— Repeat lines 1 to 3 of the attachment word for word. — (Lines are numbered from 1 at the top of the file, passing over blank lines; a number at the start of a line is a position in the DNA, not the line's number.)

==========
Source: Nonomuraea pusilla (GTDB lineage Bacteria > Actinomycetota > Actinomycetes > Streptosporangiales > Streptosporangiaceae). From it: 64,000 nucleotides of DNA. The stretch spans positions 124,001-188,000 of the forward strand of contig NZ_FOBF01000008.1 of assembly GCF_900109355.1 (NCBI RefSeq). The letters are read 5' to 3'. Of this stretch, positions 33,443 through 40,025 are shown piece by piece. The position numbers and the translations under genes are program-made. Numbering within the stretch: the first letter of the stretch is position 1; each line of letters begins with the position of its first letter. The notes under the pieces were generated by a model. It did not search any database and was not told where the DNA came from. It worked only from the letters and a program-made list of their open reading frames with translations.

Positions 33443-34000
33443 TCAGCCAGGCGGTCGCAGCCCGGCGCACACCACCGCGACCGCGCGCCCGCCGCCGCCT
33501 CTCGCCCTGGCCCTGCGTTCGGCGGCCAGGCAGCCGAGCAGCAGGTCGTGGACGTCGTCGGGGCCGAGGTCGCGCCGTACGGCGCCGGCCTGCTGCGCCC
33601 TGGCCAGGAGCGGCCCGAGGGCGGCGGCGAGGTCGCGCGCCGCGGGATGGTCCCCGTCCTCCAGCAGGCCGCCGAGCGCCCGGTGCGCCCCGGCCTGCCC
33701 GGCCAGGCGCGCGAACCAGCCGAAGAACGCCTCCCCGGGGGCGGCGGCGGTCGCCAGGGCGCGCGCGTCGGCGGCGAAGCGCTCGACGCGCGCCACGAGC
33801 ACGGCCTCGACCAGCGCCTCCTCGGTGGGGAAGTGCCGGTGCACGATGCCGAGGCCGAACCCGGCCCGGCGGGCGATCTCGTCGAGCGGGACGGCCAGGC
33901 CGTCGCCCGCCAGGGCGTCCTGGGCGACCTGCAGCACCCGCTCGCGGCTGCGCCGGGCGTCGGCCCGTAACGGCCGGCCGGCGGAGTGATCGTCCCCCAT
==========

Source: Nonomuraea pusilla (GTDB lineage Bacteria > Actinomycetota > Actinomycetes > Streptosporangiales > Streptosporangiaceae). From it: 64,000 nucleotides of DNA. The stretch spans positions 124,001-188,000 of the forward strand of contig NZ_FOBF01000008.1 of assembly GCF_900109355.1 (NCBI RefSeq). The letters are read 5' to 3'. Of this stretch, positions 33,443 through 40,025 are shown piece by piece. The position numbers and the translations under genes are program-made. Numbering within the stretch: the first letter of the stretch is position 1; each line of letters begins with the position of its first letter. The notes under the pieces were generated by a model. It did not search any database and was not told where the DNA came from. It worked only from the letters and a program-made list of their open reading frames with translations.

Positions 33443-34000
33443 TCAGCCAGGCGGTCGCAGCCCGGCGCACACCACCGCGACCGCGCGCCCGCCGCCGCCT